Is It That Hard For Opposing Fans To Not Murder Each Other?

American fans commingle, so why can’t European soccer fans get along?

The unthinkable happened on Thursday night in London during the Europa League match between Arsenal and Cologne: Fans from the opposing teams were allowed to sit next to each other. I’ll let you gather your collective breath for a moment as the gasps sweeping across America just created another hurricane in the Atlantic. 

Typically, supporters from one club are cordoned off from supporters of the other club in stadiums across Europe. In America, opposing fans sit next to each other and nobody gets hurt. Why is it so hard for European fans to not murder each other?

Soccer in Europe is a big deal. For many, it’s life. Your club is your identity; your stadium your church. Soccer in the U.S. isn’t nearly on that level for most people, but college football very much is, especially in the south. 

Every Saturday in the fall, fans in the SEC join their congregation with fellow believers and often sit in the pews alongside believers of another sect, be they Tigers, Gators or other, differently colored Tigers. They might exchange some banter, but fists? No. Flares? Hardly. Riots? No way. 

 

For the most part, college football fans (outside of Alabama) are a jovial lot who would sooner share a beer than a melee. Just last week a jorts-wearing Nicholls State supporter helped a piss-drunk Texas A&M fan descend from the immense heights of Kyle Field. 

It's gonna be a long season for the Aggies (@im_all_the_ray_up)

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In Europe, visiting fans are often escorted into and out of stadiums for big rivalry matches. Police and stewards are placed between sections of opposing fans to prevent any untoward behavior. Because untoward behavior is the default behavior for many visiting fans. Just look at what happened in Slovenia when Spartak Moscow came to town for a Champions League match this week.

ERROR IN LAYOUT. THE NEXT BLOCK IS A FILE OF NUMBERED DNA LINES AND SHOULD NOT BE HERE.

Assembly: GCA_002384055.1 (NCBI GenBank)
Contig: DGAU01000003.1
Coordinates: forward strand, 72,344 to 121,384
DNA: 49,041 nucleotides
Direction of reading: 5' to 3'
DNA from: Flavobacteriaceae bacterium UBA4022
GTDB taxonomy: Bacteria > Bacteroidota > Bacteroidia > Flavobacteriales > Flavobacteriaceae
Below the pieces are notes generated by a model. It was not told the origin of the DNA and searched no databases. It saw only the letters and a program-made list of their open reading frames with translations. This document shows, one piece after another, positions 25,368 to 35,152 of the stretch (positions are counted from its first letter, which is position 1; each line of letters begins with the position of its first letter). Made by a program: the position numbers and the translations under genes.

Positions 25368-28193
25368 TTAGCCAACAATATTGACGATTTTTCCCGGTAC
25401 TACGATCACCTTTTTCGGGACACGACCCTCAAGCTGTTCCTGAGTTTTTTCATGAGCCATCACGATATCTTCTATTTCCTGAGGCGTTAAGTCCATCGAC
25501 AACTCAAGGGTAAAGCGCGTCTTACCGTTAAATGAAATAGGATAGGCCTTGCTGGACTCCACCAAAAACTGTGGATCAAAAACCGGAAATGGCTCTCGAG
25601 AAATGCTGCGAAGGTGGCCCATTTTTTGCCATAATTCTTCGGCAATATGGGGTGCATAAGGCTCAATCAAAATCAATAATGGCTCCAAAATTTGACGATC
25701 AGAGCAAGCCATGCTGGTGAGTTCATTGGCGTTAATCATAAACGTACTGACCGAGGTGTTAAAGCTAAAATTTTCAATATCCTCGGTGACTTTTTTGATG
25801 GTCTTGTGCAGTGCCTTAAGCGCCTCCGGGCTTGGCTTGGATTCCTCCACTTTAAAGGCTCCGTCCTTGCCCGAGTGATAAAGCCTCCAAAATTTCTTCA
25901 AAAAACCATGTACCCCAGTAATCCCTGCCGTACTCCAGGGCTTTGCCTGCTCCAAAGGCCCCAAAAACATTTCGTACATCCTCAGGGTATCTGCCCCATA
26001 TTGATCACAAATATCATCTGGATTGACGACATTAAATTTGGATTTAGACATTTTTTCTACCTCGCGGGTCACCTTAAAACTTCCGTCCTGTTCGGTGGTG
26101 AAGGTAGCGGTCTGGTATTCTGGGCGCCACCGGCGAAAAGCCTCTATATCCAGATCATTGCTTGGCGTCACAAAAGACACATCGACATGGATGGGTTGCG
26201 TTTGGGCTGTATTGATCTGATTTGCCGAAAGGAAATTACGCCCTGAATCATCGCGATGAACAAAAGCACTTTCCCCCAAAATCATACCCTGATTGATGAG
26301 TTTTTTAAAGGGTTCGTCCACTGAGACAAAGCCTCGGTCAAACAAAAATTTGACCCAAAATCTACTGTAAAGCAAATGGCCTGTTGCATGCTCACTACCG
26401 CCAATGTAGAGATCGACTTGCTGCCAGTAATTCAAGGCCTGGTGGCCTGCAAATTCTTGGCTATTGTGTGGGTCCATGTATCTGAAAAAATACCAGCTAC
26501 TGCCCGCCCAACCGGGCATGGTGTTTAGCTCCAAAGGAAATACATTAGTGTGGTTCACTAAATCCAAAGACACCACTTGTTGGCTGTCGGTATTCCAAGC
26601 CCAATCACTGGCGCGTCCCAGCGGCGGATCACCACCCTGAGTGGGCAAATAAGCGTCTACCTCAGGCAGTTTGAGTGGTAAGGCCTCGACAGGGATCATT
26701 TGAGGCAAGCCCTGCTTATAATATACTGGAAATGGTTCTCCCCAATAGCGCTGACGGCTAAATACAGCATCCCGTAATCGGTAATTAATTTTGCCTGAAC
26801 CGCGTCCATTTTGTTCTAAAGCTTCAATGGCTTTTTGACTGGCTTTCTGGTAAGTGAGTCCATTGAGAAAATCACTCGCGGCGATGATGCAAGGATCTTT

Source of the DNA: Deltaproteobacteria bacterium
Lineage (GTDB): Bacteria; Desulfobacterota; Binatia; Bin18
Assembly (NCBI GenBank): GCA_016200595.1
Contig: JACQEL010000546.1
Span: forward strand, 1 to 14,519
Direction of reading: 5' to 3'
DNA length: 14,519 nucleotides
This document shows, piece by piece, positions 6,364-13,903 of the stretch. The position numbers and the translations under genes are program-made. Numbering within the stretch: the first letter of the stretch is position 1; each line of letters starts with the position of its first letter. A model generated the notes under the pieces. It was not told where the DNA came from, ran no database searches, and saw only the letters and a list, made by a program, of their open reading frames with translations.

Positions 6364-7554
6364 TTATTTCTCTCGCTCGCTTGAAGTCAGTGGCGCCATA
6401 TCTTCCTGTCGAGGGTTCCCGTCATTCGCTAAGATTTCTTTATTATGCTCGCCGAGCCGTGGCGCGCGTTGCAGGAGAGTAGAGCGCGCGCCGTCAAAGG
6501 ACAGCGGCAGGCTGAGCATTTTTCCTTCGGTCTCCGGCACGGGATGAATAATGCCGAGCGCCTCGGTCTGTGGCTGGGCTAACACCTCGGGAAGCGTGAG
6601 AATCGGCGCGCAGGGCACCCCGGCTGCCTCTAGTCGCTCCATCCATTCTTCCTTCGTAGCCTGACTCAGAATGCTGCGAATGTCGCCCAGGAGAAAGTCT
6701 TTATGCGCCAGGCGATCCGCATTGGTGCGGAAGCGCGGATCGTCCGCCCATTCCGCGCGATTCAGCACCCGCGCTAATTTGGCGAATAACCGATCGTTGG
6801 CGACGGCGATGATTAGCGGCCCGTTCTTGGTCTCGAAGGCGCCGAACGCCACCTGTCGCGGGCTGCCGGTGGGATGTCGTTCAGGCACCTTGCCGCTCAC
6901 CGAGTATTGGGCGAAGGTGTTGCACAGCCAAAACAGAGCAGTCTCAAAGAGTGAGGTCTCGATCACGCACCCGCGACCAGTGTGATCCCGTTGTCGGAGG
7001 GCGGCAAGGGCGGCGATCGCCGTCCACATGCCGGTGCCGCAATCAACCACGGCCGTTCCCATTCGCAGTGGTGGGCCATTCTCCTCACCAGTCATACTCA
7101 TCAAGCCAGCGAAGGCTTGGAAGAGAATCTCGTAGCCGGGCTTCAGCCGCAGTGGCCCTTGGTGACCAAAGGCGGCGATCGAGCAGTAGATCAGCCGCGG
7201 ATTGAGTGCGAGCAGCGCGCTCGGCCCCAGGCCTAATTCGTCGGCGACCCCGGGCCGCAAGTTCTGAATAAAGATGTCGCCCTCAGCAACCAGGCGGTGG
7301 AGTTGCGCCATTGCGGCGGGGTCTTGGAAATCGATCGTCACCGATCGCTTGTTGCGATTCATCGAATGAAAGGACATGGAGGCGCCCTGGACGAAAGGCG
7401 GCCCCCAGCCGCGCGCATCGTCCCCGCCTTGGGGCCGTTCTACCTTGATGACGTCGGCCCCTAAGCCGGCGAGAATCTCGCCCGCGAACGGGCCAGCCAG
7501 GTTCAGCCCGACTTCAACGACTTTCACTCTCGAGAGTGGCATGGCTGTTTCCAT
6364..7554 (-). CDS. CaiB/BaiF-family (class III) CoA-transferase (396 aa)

On Thursday, an estimated 20,000 Germans descended on London for the Cologne-Arsenal match, the first time in 25 years the Bundesliga side was playing in a European competition. Many did not have tickets as only 5 percent of Emirates Stadium (about 3,000 seats) was allotted to visiting fans despite hundreds, if not thousands, of empty seats. A few Cologne supporters grew angry that they wouldn’t be allowed in and took out frustrations on metal barricades, though the leaders of the group did their best to stop the shenanigans. 

Some enterprising Germans purchased Arsenal memberships so they could buy the remaining seats. Others haggled with Londoners for their tickets. This of course meant there would be Cologne fans sitting next to Arsenal fans. Surely Arsenal couldn’t let a match continue with such a powder keg in the seats?

Well, after an hour delay, the match did in fact kick off. Amazingly, the fans did not kill each other. Somehow, peeps watching soccer watched soccer instead of smashing each other’s faces in. It was a novel concept in England, I’m sure, but it brought the best atmosphere to Emirates Stadium since it replaced Highbury more than a decade ago. 

That’s the type of atmosphere football fans of all varieties can love. 

 

“The course of the match showed that the mixing of home and away fans did not constitute a safety risk for this match,” Cologne said in a statement

Imagine that. Fans from Germany and fans from England, side by side in one stadium, not doing murder on each other. 

Cologne fan

Cologne fan in London. Photo: @UberAFC | Twitter

And yet, UEFA opened an investigation into both Cologne and Arsenal. Both clubs said they were opening internal investigations. Is that really necessary?

We are all humans here, with the possible exception of Tottenham supporters, so shouldn’t civility be the expected default from fans these days? Shouldn’t spectators be allowed to sit wherever they like, regardless of their club membership? 

Can’t we all just get along?

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